Apple Pays $60 Million to Use the Name 'iPad'

Latest decision could mean a quick deployment of iPad to China

By Barbara E. Hernandez
|  Monday, Jul 2, 2012  |  Updated 11:48 AM PDT
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Apple Pays $60 Million to Use the Name 'iPad'

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LONDON, ENGLAND - MAY 28: A young girl holds an Apple iPad on display at Regent Street's Apple store on May 28, 2010 in London, England. Apple iPads went on sale today in countries including Japan, Australia, Germany, Italy, Canada, Switzerland and the United Kingdom as part of Apple's global roll-out of the hugely successful new device. (Photo by Dan Kitwood/Getty Images)

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Apple agreed to pay $60 million to electronics company Proview to continue using the iPad name in China.

The Guangdong High People’s Court said the case had been settled and that Apple had transferred the money into the court’s account, according to the Associated Press.

Proview, a Chinese electronics company, said that Apple misrepresented itself when it originally sought to buy the name before the iPad tablet’s 2007 launch, according to the Washington Post. From the article:
 
(It) said that Apple had used a smaller firm to purchase the trademark from Proview’s Taiwanese affiliate — something that is standard practice in the industry. Proview said both that its Chinese branch should not be bound by its affiliate’s agreement and that it was not clear that the trademark would be used to brand an electronics product.  . . . In December, a Chinese court said Proview should not be bound by that sale.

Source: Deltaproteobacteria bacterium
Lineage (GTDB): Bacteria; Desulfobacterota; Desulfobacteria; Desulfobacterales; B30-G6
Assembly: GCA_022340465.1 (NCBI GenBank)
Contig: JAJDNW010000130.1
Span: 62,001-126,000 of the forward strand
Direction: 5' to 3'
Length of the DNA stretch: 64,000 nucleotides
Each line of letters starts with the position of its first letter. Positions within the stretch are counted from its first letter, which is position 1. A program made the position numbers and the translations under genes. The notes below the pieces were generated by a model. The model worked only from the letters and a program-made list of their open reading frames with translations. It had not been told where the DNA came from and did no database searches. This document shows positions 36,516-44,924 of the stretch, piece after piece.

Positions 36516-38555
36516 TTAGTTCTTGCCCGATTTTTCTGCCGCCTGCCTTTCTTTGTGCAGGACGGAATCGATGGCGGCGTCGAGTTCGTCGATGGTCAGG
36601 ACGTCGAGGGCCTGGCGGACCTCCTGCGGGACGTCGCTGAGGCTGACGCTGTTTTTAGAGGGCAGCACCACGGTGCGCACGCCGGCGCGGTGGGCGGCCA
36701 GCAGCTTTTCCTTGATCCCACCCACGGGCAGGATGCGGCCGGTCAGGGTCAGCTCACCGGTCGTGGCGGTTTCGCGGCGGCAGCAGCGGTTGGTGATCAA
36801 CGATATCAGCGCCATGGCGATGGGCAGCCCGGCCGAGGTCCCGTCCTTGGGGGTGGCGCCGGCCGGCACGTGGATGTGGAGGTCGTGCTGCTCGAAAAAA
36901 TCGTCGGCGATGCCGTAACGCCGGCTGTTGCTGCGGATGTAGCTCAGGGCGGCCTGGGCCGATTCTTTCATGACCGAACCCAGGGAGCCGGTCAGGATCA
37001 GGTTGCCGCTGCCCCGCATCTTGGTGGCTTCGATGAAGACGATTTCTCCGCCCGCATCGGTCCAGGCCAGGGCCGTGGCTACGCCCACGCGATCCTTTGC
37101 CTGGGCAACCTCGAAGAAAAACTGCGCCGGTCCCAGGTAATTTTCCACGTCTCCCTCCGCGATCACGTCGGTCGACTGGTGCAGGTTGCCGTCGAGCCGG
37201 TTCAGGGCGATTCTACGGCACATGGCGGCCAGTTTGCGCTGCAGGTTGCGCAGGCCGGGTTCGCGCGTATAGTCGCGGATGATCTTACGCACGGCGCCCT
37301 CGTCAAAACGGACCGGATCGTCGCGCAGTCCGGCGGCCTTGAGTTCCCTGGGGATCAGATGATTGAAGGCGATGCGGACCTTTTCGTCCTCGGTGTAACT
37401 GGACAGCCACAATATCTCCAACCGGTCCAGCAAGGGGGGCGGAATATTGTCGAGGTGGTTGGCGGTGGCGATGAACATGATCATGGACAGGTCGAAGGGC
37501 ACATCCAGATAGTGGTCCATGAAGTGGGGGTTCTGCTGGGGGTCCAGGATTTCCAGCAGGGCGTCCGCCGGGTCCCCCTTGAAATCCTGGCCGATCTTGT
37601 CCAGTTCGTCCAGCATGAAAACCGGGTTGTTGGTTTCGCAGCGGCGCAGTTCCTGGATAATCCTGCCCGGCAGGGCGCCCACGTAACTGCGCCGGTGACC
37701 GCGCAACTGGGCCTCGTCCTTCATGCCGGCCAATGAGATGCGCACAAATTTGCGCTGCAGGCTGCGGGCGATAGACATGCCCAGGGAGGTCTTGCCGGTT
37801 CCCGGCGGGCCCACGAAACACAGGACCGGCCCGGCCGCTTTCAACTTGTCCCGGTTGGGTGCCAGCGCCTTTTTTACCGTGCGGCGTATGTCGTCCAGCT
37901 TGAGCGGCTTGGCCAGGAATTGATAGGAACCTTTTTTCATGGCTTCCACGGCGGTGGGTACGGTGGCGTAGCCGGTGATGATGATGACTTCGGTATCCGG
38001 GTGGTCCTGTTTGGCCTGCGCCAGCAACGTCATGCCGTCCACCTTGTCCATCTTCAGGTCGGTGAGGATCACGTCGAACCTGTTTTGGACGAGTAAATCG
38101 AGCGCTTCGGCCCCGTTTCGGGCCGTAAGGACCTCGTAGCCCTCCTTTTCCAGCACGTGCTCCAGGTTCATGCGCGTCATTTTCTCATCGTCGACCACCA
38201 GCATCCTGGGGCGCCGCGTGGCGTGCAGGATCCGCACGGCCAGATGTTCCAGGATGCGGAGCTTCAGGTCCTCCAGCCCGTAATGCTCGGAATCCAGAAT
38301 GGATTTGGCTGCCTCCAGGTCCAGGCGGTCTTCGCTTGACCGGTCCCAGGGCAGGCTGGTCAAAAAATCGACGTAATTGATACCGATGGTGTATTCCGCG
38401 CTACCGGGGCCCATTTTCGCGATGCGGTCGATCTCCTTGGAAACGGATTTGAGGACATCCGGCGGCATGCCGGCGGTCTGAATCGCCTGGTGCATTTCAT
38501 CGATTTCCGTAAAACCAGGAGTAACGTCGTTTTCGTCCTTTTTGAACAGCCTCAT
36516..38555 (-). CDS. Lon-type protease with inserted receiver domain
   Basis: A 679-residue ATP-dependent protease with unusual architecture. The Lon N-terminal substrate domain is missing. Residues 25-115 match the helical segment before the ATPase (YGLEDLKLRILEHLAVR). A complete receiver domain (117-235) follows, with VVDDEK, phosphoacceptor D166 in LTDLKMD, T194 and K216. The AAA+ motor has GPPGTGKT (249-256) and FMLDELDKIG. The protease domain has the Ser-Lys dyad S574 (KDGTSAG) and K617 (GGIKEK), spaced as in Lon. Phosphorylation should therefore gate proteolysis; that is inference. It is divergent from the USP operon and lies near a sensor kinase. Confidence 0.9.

Apple still hasn't introduced its latest iPad to China, but it's likely the latest decision will mean a quick deployment. 
 
The case should give American companies some education on what they could face with Chinese trademark law, namely trouble. In case Chinese law isn't enough, Proview also filed suit against Apple in the U.S. alleging that Apple misrepresented itself and its intentions in order to obtain the trademark.
 
We don't know whether or not Apple tried to pull a fast one over Proview, or if Proview -- a struggling company --  just wants money. But either way, it does highlight to American companies that business in China can be more complicated than they originally thought.
 

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